relevant to nonstatutory preemption: it contravenes one of the core policies of the Copyright Act by
   extending quasi-copyright protection to works that do not qualify as "original." It further fails the test of
   encouraging the dissemination of copyrightable works in an orderly fashion in that it seeks to bar the
   dissemination of uncopyrightable materials. It is, in short, nothing other than an  [*100]  attempt in effect to
   overrule by contract binding Supreme Court precedent.


   [The authors' example] proves that absolute freedom of contract under state law relating to copyrightable
   works is insupportable. n49
   But this is to overread ProCD. The authors must accuse Judge Easterbrook of advocating a position that every
   contract is free of any preemption under section 301 of the Copyright Act n50 in order to proceed to what is
   the heart of their Article - a justification for radically altering state law in order to construct a state law
   analogue to section 301 of the Copyright Act. That is, the authors argue that if ProCD is present law and
   Article 2B incorporates ProCD into a statutory enactment, and any contract is thus free of any preemption
   from the Copyright Act, then state contract law must have a provision, namely, the Nimmer proposal, that
   provides the same result under state law that section 301 would have provided.
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   n49. Nimmer et al, supra note 1, at 52-53, 54 (emphases added).

   n50. See, e.g., id. at 55 ("In Sony, the Supreme Court stated that "[copyright] protection has never accorded
   the copyright owner complete control over all possible uses of his work.' Yet, in a world governed by Judge
   Easterbrook's radical freedom to impose terms by shrinkwrap "contract,' there is no reason that such a
   conclusion should pertain. Instead, the imagination of shrinkwrap drafters can come close indeed to achieving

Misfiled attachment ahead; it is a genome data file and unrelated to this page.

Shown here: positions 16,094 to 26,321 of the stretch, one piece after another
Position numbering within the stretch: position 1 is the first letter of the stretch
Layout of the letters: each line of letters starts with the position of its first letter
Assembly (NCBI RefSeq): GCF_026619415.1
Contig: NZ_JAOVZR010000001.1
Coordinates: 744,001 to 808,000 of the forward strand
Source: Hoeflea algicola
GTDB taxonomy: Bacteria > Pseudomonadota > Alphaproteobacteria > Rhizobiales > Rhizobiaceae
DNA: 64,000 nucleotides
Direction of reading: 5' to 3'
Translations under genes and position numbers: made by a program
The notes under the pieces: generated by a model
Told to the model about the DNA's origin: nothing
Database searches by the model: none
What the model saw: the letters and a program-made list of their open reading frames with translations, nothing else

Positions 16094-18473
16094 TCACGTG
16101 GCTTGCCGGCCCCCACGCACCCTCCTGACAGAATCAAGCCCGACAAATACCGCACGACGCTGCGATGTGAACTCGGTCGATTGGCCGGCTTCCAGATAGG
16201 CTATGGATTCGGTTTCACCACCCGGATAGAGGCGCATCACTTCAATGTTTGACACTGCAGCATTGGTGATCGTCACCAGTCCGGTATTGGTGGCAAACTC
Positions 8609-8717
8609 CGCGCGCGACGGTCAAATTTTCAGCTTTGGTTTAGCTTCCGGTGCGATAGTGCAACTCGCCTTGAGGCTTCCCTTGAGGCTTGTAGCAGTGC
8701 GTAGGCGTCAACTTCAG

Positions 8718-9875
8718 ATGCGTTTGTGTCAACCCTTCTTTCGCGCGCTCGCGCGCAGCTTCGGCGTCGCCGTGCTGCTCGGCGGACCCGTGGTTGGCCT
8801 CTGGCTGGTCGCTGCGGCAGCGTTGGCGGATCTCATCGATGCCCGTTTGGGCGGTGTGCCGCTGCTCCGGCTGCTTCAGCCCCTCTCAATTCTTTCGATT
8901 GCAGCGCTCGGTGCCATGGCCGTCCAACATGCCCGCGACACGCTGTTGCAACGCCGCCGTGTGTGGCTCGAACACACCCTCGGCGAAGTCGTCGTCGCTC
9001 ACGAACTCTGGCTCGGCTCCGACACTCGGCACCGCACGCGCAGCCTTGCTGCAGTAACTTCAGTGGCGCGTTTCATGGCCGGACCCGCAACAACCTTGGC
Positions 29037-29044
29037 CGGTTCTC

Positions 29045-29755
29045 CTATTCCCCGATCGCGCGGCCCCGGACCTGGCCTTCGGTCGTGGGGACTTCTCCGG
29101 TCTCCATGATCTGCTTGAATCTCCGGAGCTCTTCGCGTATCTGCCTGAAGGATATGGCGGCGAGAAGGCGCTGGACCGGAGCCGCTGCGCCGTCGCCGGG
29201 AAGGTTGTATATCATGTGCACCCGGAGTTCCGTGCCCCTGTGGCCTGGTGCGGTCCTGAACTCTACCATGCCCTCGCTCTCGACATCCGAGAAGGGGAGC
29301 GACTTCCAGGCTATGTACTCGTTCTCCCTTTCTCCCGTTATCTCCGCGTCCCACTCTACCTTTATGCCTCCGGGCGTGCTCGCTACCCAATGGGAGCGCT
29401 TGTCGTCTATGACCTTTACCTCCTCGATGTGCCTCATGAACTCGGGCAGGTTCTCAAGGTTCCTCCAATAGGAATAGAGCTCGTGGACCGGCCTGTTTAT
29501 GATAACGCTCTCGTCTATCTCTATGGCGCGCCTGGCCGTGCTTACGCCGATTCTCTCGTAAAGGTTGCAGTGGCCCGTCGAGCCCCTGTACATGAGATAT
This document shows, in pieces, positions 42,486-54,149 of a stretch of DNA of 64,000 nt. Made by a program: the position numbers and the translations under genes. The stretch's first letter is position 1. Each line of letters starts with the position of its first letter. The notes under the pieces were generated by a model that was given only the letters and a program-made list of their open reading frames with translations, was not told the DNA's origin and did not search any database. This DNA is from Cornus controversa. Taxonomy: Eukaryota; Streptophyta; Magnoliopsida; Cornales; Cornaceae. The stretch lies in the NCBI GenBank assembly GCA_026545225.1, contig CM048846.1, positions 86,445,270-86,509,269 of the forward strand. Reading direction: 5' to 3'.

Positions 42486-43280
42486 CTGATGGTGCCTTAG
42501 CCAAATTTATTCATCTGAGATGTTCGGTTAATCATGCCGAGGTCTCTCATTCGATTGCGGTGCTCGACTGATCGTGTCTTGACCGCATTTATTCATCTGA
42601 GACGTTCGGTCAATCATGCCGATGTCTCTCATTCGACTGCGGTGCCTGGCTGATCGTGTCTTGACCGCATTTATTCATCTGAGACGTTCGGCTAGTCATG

the type of complete control that Sony expressly denied them."); id. at 49 ("Judge Easterbrook's reversal of
   the district court's holding in ProCD cites National Car Rental for the sweeping proposition that "rights created
   by contract' are not "equivalent to any of the exclusive rights within the general scope of copyright.' Although
   that latter case did hold that the specific contract there at issue was not preempted, it did not extend its
   holding to contracts in general."); id. at 52 ("It does not demonstrate the far greater proposition at which it
   [ProCD] hints: No contract relating to copyrightable goods is preempted under section 301(a).") (emphasis
   - - - - - - - - - - - - - - - - -End Footnotes- - - - - - - - - - - - - - - - -

   This is the fundamental error in the authors' analysis. Nowhere does Judge Easterbrook claim that contract
   always preempts copyright. In fact, I suspect he believes just the opposite. Take the authors' examples. If
   the Copyright Act requires that transfers of copyright ownership be executed in writing or that a federal
   definition of "children" be used, the logic of ProCD would not lead to enforcing contractual provisions
   contradicting those requirements. ProCD simply stands for the proposition that contractual clauses are not
   automatically preempted by the Copyright Act. It does not stand for the negative pregnant of that
   proposition, which would be that contractual clauses can never be preempted by provisions of the Copyright

   At the end of the ProCD opinion, Judge Easterbrook specifically addresses the issue of preemption of
   contractual terms by the Copyright Act. To all appearances, he states that contractual clauses can be
   subject to preemption by section 301 on a case-by-case basis. He begins with a lead-in discussion about
   whether Congress could preempt any  [*101]  contractual provision that differs from the rights and obligations
   created by federal statute. He concludes that if Congress explicitly chooses to do so, it has that power.
   However, courts do not normally imply that Congress intended to prohibit private contractual clauses:

   Although Congress possesses power to preempt even the enforcement of contracts about intellectual
   property...courts usually read preemption clauses to leave private contracts unaffected. American Airlines,
   Inc. v. Wolens provides a nice illustration. A federal statute preempts any state "law, rule, regulation,
   standard, or other provision...relating to rates, routes, or services of any air carrier." 49 U.S.C.A. 1305(a)(1).